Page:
When I compared Apple and Android

Four years ago, I suppose, there were still undecided people. Were you an Apple person in 2015? Were you an Android person? Have you switched since?

Back then I wrote a longform piece designed to help people decide which phone operating system to choose. Today, the choice has become easier and harder.

Is there really a difference today?

Today, Android rules the smartphone world with something over 90% penetration. However, Apple still has a bit of that residual cachet. Comparing both on their merits, there isn’t much of a difference. Google has made great strides in securing its app store so that it’s roughly as secure as Apple’s. Apple still rules in the way it lets you move data seamlessly between its branded products, but of course you need to commit yourself to computers and streaming devices that cost four times what the competition charges.

So, when it comes to Apple vs. Android there’s really only one question to ask.

Are you over 50, or did you get a free phone from someone over 50?

These days when I see a young person with an iPhone it’s usually a hand-me-down from a parent. Middle-agers and seniors still cling to iPhones. They’ve spent the last decade building their iTunes libraries and contact lists and they think moving to Android will be a pain. They love iMessage because it actually tells you if people have read your messages. For the most part, younger folks don’t sit around waiting to see if a message is read, but their parents do.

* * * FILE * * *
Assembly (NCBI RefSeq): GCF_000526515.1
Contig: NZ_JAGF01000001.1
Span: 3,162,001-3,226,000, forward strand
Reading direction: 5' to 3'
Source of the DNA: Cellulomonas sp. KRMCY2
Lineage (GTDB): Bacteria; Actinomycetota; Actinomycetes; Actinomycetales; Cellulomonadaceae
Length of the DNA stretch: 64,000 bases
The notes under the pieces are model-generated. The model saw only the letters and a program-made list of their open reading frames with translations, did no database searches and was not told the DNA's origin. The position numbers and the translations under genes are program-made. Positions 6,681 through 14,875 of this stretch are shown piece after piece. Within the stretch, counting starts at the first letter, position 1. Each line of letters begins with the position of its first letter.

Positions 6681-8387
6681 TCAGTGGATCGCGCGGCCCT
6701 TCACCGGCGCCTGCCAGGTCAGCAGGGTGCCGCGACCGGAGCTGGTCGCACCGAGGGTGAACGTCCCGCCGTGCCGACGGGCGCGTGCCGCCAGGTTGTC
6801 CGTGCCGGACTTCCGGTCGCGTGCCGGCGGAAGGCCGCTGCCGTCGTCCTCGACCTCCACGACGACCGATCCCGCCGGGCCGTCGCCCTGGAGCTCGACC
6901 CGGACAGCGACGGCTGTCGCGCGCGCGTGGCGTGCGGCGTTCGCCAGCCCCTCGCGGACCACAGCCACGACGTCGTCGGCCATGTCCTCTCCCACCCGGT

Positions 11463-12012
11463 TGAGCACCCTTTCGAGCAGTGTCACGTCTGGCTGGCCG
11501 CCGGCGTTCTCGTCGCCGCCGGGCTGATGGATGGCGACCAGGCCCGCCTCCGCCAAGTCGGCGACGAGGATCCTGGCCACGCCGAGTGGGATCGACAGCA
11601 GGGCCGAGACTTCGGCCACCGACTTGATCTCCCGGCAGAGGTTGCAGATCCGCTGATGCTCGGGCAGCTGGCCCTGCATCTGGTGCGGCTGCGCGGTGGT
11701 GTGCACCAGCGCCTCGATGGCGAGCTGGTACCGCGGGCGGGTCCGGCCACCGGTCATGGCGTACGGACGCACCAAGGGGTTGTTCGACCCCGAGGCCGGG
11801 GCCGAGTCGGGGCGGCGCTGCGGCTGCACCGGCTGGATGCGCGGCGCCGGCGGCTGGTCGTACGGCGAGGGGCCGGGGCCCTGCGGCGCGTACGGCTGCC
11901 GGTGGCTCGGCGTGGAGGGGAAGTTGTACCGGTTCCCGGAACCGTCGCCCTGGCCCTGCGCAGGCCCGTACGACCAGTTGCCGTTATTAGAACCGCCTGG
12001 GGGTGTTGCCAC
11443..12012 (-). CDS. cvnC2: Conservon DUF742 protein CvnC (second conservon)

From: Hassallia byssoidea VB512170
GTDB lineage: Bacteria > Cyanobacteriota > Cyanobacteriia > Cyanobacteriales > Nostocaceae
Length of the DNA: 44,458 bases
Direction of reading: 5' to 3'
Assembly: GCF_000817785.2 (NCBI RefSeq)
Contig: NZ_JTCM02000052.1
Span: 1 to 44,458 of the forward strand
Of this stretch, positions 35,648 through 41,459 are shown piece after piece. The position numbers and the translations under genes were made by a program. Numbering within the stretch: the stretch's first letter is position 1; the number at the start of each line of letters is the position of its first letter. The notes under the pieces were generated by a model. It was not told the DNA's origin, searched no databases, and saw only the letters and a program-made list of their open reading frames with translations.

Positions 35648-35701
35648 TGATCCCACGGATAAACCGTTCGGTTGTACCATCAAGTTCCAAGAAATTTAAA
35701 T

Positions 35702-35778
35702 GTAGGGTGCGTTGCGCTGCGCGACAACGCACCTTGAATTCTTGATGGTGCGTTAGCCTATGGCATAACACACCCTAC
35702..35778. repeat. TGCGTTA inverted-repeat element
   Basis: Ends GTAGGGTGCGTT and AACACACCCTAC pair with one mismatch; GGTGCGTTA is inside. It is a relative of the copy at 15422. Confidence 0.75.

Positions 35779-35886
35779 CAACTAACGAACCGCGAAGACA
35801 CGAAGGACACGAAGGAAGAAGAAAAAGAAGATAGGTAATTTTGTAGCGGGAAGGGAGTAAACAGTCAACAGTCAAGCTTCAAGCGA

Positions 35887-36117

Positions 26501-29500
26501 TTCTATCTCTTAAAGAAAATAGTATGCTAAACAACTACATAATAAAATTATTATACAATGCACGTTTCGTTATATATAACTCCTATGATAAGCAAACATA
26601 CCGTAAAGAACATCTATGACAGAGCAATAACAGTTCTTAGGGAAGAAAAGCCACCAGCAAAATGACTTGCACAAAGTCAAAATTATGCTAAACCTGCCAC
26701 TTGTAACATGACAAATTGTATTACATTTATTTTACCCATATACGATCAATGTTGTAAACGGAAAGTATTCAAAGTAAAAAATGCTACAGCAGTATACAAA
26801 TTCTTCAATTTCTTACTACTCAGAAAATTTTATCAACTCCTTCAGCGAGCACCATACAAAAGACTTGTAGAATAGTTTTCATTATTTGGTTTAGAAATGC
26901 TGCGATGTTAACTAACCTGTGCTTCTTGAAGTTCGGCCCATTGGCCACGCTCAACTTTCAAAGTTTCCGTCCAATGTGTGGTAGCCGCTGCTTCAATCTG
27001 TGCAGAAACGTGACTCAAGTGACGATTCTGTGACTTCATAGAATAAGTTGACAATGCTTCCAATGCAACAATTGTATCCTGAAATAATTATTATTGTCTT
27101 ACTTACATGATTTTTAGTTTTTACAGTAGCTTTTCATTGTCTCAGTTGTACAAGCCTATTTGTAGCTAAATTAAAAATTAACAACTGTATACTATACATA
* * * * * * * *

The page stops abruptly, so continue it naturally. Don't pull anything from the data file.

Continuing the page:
For its part, Apple has embraced this move up the generational trail. While its advertising in the 1990s and 2000s showed how hip and exciting it all was, its most recent ad gives a different image:

Instead of a hip and frenetic dancer, today the message is that the iPhone will let you check your texts and get back to your nap.

Apple’s watch has finally found a market too– thanks to a heart rate monitor and fall detection, it’s found more on senior wrists than anyone else’s, and its ability to be used as a handsfree phone makes seniors feel more comfortable being active. It’s basically a more expensive, hipper, version of the 1980s LifeCall.

Folks that never would have worn a device like the LifeCall are happy to wear the Apple Watch for the same reason.

Android? Does Android advertise?

Android itself doesn’t advertise but its biggest manufacturer Samsung does. Samsung wants to occupy the tech-focused space that Apple once dominated, and it does pretty well whenever their phones aren’t catching on fire or falling apart. Besides, with almost complete market penetration, neither Samsung nor Android really need to advertise.

If your mind’s not already made up…

For the five of you who read this blog but haven’t decided what to buy, the best choice is, and has always been, to ask the person who is going to help you set it up. If you’re a new phone user you’re going to rely on a friend for free tech support for a while. Getting that support is the most important thing to consider.